EnDiPrev is supplying technical support and commissioning service for Alstom’s Haliade 150 Prototype near Saint-Nazaire, France.
The 6 MW Haliade 150 wind turbine has been developed in response to a call for tenders launched by the French government in July 2011 that aims to install 3 GW of wind turbine power off French shores by 2015. In preparation for its certification, the first Haliade 150 will undergo a series of year-long tests on land at the Carnet site, before a second turbine is placed in the sea off the Belgian coast in autumn 2012. Pre-series production is planned for 2013 with production in series due to start in 2014.
The Carnet site, located near Saint-Nazaire on the shores of the estuary, was chosen for its geological characteristics that are very similar to the submarine environment in which the wind turbines will eventually be installed. The 25 metre sub-structure (known as the jacket) was installed on pillars driven more than 30 metres into the ground on which the 75 metre high tower was then gradually mounted. The nacelle soars over the landscape 100 metres above the ground. The wind turbine and its support structure have a total combined weight of 1,500 tons.
Each of these next generation offshore wind turbines will be able to supply the equivalent of the electricity consumption of 5,000 households.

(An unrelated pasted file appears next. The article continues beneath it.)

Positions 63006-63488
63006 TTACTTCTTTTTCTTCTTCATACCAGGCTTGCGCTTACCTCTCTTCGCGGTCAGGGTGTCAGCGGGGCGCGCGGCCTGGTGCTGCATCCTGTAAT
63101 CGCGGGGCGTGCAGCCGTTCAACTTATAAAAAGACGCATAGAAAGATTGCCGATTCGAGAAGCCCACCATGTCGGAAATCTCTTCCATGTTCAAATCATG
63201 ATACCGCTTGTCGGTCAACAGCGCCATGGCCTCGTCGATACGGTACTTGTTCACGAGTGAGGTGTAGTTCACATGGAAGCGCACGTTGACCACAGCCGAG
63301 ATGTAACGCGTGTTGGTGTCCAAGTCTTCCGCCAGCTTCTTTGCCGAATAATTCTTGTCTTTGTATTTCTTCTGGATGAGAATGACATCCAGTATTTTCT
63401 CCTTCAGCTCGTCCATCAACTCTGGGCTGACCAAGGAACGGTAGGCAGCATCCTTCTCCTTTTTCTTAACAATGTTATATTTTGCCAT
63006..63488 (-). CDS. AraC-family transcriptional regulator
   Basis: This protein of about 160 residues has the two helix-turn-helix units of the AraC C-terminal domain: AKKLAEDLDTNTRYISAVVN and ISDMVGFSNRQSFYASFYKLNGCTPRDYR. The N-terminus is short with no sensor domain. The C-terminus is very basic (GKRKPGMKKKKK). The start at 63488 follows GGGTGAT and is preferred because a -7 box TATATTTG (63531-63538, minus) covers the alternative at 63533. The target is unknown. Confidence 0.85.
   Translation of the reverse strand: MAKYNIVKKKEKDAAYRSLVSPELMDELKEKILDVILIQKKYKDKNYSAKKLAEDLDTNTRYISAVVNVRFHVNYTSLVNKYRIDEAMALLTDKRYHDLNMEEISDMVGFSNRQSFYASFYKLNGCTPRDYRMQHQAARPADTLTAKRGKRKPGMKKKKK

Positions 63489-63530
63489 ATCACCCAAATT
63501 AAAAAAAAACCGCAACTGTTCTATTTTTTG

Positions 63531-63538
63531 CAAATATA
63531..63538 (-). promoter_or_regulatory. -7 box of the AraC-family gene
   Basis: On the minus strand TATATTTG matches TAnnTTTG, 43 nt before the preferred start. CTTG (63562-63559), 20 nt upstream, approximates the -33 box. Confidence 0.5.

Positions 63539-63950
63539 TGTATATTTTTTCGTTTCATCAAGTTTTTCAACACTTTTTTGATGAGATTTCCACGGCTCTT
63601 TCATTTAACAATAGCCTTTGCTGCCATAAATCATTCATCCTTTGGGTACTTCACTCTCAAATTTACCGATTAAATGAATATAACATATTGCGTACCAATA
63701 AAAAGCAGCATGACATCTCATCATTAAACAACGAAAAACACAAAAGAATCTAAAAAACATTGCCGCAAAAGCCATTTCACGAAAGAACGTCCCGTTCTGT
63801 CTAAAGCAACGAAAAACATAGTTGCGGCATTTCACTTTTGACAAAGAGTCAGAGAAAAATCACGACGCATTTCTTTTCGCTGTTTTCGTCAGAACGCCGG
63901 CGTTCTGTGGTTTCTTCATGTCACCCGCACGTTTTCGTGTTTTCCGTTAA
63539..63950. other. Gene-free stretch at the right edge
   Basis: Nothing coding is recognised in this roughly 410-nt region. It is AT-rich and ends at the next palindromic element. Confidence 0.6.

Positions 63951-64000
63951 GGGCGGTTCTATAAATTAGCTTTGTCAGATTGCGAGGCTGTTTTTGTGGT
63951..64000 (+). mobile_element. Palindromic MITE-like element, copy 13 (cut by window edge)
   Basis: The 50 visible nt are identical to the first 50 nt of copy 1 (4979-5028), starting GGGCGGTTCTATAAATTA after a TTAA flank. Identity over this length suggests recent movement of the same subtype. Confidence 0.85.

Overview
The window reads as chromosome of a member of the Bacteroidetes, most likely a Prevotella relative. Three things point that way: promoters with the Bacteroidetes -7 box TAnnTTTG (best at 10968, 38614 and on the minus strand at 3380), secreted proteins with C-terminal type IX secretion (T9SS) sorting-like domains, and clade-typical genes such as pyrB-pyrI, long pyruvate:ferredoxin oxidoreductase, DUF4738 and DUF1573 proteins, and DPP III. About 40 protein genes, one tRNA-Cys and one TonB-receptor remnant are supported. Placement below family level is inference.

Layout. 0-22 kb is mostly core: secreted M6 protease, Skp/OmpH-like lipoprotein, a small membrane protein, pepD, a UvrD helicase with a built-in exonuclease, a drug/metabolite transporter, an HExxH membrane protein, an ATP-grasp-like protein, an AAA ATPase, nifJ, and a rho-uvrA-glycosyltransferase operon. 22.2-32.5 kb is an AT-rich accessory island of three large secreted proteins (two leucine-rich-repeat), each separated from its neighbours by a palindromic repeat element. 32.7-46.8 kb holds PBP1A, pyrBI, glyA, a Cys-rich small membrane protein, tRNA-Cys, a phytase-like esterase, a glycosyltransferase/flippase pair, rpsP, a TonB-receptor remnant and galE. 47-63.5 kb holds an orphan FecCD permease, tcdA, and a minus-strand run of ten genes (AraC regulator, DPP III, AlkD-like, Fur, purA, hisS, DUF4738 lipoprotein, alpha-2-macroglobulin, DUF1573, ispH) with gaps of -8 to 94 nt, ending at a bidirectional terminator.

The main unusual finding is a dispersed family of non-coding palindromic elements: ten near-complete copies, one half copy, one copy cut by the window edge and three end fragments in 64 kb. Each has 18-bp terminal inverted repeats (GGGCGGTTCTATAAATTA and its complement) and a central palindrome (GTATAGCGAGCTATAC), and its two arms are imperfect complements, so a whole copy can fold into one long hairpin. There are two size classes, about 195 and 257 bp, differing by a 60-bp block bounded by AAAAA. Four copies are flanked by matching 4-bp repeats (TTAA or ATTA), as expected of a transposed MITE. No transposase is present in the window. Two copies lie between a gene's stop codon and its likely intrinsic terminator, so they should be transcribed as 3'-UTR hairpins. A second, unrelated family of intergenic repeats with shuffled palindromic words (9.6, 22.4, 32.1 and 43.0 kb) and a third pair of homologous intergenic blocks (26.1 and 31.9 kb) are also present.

Testing, testing and more testing
Onshore tests allow easier access to the turbine to carry out the numerous measurements and manipulations required for the certification of the first unit, a procedure which necessitates the installation of a measurement tower close by.
Analysis of the turbine’s power curve to determines its capacity to produce electricity efficiently according to wind availability, is central to this certification procedure. These tests will also enable, once additional sensors have been installed, validation for the various simulations (stress, temperature, life span …) carried out during the Haliade 150’s research and development.
The electrical equipment installed in the tower (converters, transformers, low-voltage electricity network, computer networks and calculators) will undergo advanced validation tests.
The generator will be subjected to tests which measure operating temperature, vibrations, current and voltage.
Then, the turbine’s different mechanical components will be tested for vibrations, stresses (notably for the blades) and reaction times.
Lastly, the turbine’s global performance and piloting software parameters will be analyzed during this onshore test phase.
Offshore testing will begin in autumn 2012, permitting testing of aspects of maintenance and connection under real operating conditions.